Believed to be a gas giant similar to Saturn or Jupiter, KOI-5Ab orbits Star A in the KOI-5 system alongside KOI-5B, which also orbits Star A in a sort of binary system. The gravitational forces of this second star are believed to be responsible for KOI-5Ab’s abnormally skewed orbit. Even stranger, though, is the third star that orbits both Star A and Star B. This star, KOI-5C, takes an estimated 300 Earth years to complete one orbit around the two binary stars. While KOI-5Ab is unlikely to have any solid surface like Earth, a sunset from this world would have three stars. In fact, a day on KOI-5Ab would be highly irregular since it receives sunlight from three different stars. 

6. Omega Centauri

Omega Centauri is a massive globular cluster, a cloud of ancient stars all at least 10 billion years old. In fact, Omega Centauri contains almost 10 million stars. It is unique among globular clusters, though, because the ages of these stars do not all match. One of the features of globular clusters are crowds of stars around the same age. Omega Centauri’s stars are members of at least two distinct age camps, though. This suggests that Omega Centauri contains the remnants of another galaxy that may have once merged with it. In fact, astronomers have theorized that Omega Centauri may even be a dwarf galaxy, rather than a globular cluster. 

7. The Necklace Nebula

This fascinating nebula earns its place as one of the most unique celestial objects in the universe due to its strange origins. The “Necklace Nebula”, technically named PN G054.2-03.4, is the result of two binary stars colliding with each other. One of the two stars expanded until it enveloped the second star, but the pair continued spinning around each other at incredibly high velocities. In fact, they orbit one another in just over one Earth day.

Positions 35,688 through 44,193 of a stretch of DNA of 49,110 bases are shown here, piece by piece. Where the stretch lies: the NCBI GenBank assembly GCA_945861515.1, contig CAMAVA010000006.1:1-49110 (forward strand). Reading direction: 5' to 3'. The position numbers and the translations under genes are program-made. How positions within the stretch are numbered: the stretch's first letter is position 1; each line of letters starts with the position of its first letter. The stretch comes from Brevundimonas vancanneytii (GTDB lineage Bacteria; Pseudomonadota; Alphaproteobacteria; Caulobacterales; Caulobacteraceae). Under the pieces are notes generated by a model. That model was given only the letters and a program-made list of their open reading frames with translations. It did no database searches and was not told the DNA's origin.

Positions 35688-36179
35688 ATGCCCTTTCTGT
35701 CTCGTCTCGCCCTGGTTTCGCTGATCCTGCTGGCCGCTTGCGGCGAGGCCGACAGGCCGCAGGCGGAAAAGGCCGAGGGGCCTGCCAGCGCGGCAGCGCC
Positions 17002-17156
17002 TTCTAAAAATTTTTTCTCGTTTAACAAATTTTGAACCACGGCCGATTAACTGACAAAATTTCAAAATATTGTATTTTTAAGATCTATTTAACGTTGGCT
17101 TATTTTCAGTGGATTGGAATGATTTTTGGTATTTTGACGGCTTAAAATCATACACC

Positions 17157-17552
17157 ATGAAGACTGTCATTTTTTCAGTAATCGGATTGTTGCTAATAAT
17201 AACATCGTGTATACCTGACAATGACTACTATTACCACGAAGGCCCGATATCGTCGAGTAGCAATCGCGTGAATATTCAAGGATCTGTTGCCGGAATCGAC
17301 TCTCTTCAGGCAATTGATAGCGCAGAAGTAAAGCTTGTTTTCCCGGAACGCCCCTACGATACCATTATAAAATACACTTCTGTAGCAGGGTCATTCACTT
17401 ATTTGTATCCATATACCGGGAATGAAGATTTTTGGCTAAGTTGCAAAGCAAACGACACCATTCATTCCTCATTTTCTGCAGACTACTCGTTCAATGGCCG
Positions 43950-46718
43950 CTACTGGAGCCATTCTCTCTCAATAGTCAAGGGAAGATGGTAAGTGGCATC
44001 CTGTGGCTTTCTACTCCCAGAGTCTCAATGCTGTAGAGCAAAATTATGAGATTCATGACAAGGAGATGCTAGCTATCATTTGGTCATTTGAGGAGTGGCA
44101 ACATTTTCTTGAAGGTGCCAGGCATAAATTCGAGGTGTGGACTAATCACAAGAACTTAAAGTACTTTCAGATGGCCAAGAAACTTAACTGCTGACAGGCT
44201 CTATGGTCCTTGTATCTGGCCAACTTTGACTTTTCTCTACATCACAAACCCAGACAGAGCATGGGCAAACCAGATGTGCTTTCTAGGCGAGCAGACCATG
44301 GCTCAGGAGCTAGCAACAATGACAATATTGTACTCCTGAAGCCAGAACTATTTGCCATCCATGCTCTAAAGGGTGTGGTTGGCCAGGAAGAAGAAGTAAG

The centrifugal force of this rotation caused the gaseous explosion of the larger star to spread out in a massive oval, creating the necklace-like shape the nebula is named for. This ring is an estimated 12 trillion miles across at its longest ends. 

8. Tabby’s Star

While the transit method of hunting for exoplanets has turned up many fascinating celestial objects, one of the most unique so far is a system known as “Tabby’s Star”. This star, KIC 8462852, gets its name from scientist Tabitha Boyajian who studied its strange behavior in 2017. The transit observation method is used to find exoplanets by looking for slight dips in a star’s light, indicating that something, hopefully an exoplanet, passed in front of the star. However, this was not what astronomers observed with Tabby’s Star.